The Jurassic Coast is a world heritage site which stretches from Exmouth in Devon to Studland Bay in Dorset, a distance of 96 miles with rocks recording 85 million years of history and is peppered with dozen’s of historic towns & villages along its entire length.
The historic seaside town of Lyme Regis nestles in an area of outstanding natural beauty at the point where the rugged West Dorset & East Devon coastlines meet the heart of the Jurassic Coast. The famous ‘cobb’ wall dates back to the 13th Century providing protection from the harbour & allowed the town to develop. Meryl Streep was filmed walking on the ‘cobb’ for the film the French Lieutenant’s Woman.
Bridport is a small market town in West Dorset two miles inland from West Bay. Lively street markets have been held here for over 400 years & still take place every Wednesday & Saturday. The Bridport museum tells the story of the town & also the Jurassic Coast.
The pretty harbour village of West Bay used to be known as Bridport Harbour. In recent years, West Bay has become best known as the setting for the popular TV drama, Broadchurch. The spectacular cliffs have become a familiar back drop for the series & you can even take a Broadchurch themed guided walk.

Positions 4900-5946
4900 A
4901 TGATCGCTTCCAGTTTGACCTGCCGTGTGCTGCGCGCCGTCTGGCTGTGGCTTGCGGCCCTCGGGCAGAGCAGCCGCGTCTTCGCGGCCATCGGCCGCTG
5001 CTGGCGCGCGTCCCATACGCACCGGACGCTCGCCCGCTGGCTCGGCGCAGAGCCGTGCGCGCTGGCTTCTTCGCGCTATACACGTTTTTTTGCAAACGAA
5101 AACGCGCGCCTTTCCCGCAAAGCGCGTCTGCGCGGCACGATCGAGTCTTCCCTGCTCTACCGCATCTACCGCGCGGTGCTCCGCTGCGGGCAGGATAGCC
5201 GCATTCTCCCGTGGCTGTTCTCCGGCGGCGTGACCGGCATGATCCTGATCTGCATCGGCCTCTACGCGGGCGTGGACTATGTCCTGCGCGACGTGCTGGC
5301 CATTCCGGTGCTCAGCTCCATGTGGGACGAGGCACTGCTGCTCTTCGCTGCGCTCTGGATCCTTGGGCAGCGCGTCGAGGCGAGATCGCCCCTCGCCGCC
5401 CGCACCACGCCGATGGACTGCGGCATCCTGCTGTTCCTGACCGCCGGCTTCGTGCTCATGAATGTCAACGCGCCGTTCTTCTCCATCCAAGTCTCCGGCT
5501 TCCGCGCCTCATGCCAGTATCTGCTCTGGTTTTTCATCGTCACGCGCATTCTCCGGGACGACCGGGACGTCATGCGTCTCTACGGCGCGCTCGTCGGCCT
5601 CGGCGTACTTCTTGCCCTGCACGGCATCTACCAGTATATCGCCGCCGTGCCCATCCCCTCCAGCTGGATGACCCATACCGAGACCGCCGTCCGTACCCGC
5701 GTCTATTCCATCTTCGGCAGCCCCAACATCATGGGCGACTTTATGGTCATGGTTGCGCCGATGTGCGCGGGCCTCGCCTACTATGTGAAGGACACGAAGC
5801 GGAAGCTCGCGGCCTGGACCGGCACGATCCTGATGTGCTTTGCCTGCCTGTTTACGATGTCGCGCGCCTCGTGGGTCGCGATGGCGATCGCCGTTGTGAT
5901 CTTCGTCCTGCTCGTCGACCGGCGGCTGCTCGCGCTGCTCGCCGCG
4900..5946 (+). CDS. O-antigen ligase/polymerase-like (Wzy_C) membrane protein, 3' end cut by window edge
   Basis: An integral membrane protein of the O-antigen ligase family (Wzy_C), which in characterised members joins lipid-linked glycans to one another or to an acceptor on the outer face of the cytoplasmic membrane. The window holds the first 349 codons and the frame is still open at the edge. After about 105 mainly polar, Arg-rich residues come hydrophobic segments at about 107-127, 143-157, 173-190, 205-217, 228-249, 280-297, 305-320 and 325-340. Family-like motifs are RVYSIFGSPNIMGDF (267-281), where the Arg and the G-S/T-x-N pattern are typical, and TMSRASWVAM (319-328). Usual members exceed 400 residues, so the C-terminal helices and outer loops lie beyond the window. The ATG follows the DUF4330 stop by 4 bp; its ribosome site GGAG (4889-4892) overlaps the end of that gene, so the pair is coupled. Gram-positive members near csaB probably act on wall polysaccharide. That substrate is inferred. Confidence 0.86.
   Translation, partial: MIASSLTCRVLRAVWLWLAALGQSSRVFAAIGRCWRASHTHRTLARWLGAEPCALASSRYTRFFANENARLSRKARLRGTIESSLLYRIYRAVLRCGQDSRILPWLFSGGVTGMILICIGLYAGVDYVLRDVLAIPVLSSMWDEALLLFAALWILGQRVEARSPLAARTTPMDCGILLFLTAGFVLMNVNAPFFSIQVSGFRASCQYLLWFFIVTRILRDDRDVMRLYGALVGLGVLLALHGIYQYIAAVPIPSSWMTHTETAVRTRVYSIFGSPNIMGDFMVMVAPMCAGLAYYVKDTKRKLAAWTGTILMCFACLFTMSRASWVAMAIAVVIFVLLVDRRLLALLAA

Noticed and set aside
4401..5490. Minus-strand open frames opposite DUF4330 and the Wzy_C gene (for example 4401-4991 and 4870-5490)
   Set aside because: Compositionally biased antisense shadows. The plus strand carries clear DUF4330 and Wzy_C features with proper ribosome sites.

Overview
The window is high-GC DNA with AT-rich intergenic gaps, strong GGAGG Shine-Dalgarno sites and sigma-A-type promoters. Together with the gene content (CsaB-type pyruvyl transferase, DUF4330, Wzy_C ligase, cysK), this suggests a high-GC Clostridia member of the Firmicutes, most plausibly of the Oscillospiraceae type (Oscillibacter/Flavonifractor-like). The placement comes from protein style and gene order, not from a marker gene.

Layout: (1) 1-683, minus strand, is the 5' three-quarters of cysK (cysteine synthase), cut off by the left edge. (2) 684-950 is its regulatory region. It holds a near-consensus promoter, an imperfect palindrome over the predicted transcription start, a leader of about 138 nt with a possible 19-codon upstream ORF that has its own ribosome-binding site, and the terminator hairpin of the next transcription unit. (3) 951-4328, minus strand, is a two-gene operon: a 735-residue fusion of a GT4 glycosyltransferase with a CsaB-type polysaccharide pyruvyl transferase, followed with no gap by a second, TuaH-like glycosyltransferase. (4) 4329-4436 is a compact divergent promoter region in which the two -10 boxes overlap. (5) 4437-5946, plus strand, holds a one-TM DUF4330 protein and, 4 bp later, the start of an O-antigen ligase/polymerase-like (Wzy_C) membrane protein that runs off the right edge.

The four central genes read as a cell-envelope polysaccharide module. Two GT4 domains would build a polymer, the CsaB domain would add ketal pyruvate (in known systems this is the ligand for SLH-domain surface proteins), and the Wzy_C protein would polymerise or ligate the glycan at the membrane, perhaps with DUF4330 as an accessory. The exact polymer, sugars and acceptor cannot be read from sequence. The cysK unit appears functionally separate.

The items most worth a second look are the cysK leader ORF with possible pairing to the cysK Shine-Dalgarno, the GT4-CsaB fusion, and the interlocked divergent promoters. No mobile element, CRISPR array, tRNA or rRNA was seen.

Some of the most iconic sites on the Jurassic Coast can be found near the village of West Lulworth which lies on the Isle of Purbeck. Lulworth Cove is a short walk from the village which is crescent shaped & has a backdrop of dramatically crumpled Jurassic Rock.
A short but steep walk along the coastal path west of Lulworth Cove, lies the unmistakable limestone arch of Durdle Door.
Joined only to the mainland by a thin strip of land, the Isle of Portland is the Jurassic Coast’s most southerly point. The building’s on the island are rich in history & features no fewer than 3 lighthouse structures. The island’s most famous export is Portland limestone which has been used in the construction of St Paul’s Cathedral & Buckingham Palace & continues to be quarried today.